Limbs weighed down with snow and ice can result in drooping, allowing them to scratch or hit the home's exterior. Over time, this can lead to pathways for moisture intrusion. The additional weight from the snow and ice can also lead to branches breaking and falling on a home, creating even more damage. This results in more money spent repairing the snow damage and more opportunities for moisture intrusion and microbial growth.

Heavy snow and ice can sometimes cause entire trees to fall. This can cause widespread damage to a home and severe moisture intrusion. This is another main reason for what causes mold in a house during winter.

5. Excess Weight on Roof 

That fluffy snow may not look like a problem, but it’s not as weightless as it appears.

As snow accumulates over time, this buildup's weight will also increase. And that’s not even considering the ice that can also form on the surface. This can put significant stress on the roof. If other issues, such as poor design, improper construction, or lack of maintenance, come into the mix, that snow blanket can lead to roof collapse.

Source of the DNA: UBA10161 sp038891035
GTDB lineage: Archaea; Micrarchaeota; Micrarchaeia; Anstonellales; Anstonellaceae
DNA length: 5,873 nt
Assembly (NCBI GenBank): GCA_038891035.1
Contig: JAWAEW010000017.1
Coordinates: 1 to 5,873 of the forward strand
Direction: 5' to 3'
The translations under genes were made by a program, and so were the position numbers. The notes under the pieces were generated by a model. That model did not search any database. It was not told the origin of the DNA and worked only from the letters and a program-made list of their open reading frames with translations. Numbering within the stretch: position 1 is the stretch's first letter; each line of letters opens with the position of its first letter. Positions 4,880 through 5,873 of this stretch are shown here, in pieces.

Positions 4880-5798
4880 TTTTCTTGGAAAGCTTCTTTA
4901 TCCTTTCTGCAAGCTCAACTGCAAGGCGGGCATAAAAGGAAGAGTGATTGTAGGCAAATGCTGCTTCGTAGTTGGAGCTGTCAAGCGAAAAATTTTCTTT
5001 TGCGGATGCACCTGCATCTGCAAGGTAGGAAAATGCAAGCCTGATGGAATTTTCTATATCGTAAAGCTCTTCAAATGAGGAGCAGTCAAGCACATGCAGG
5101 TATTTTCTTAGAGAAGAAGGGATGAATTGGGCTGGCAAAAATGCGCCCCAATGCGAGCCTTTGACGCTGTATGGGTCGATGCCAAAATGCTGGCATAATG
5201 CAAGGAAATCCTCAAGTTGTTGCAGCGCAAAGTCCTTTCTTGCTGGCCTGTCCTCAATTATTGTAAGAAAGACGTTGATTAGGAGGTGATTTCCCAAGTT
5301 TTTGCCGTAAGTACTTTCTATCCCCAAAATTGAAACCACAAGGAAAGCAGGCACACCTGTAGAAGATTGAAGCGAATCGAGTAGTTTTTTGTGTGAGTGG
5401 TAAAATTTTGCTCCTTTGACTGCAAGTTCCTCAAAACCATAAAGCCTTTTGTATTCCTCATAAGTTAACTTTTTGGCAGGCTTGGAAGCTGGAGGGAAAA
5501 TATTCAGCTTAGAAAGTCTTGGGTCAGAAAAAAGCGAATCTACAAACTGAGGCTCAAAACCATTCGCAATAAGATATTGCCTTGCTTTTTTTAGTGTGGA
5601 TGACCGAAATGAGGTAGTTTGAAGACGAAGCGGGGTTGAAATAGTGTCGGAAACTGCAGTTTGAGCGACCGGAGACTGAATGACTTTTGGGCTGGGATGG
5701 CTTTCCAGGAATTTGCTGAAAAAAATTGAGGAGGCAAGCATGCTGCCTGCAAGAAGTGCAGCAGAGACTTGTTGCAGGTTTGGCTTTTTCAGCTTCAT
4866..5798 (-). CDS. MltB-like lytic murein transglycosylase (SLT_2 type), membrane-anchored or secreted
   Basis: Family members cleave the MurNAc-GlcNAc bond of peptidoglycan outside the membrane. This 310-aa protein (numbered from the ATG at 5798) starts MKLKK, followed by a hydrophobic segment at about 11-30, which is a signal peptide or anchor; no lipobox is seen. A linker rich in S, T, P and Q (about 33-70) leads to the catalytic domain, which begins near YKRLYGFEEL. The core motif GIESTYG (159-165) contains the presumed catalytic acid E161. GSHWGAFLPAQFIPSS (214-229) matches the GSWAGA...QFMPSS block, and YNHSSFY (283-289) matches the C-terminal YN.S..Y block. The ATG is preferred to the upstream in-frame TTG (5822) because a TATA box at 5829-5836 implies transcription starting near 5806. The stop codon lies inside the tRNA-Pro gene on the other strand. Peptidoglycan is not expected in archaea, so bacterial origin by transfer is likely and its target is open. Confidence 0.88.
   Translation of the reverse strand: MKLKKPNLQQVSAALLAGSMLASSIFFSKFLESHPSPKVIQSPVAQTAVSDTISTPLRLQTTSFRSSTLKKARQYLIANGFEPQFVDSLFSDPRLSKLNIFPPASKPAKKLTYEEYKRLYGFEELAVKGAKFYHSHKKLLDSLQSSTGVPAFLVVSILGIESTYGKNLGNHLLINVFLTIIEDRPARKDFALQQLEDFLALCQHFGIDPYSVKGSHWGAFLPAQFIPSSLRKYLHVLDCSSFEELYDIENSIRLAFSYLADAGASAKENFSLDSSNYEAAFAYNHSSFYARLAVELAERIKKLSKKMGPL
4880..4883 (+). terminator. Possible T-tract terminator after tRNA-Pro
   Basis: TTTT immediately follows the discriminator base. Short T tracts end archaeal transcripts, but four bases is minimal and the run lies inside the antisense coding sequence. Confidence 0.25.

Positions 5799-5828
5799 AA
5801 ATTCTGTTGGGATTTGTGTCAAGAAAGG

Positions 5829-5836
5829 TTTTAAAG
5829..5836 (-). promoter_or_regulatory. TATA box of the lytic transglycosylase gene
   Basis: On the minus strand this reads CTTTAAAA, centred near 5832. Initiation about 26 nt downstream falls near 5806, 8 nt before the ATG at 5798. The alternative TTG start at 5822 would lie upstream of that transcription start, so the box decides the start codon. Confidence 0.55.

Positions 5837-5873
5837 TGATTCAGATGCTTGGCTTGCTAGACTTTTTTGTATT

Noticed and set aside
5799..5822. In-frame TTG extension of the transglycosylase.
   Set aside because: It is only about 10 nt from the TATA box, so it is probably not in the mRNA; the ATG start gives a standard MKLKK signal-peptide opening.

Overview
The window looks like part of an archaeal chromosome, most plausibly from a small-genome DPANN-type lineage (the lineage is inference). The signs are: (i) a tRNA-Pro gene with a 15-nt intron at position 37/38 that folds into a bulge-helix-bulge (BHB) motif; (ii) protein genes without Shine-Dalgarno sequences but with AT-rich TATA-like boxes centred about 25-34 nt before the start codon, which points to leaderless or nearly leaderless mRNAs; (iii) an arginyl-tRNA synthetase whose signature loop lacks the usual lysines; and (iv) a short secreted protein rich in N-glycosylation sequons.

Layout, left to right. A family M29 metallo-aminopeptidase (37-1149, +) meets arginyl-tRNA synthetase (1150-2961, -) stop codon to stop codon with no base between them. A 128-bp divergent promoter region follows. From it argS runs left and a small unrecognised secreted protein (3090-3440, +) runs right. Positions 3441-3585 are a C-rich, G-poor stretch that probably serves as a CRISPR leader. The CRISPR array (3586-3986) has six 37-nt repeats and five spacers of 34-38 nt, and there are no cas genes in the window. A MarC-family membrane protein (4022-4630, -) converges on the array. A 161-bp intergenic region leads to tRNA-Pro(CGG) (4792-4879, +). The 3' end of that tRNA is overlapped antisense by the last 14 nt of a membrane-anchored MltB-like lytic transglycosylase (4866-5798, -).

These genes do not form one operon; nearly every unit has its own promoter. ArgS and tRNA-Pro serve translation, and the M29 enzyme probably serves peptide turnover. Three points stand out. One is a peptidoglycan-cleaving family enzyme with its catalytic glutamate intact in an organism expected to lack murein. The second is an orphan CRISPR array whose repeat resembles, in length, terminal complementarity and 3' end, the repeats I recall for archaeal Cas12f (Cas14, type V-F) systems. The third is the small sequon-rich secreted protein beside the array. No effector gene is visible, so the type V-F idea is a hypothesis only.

The rule of thumb is that 4 feet of fresh snow and 2 feet of packed snow can begin to put a serious strain on a roof.

While this isn’t a comprehensive list of the leading causes of snow damage to a home, these are the top situations to look out for and work to prevent. 

6. Humidity Fluctuations 

During the winter, there can be issues with humidity in the home. Ideal humidity levels in a home should be between 35-50%. Some species of mold can begin to grow in areas with high humidity. This moisture-rich air can cause condensation as it hits warm surfaces, creating another opportunity for microbial growth. Some spores can transition into an active colony in 24-48 hours on a surface with food and moisture.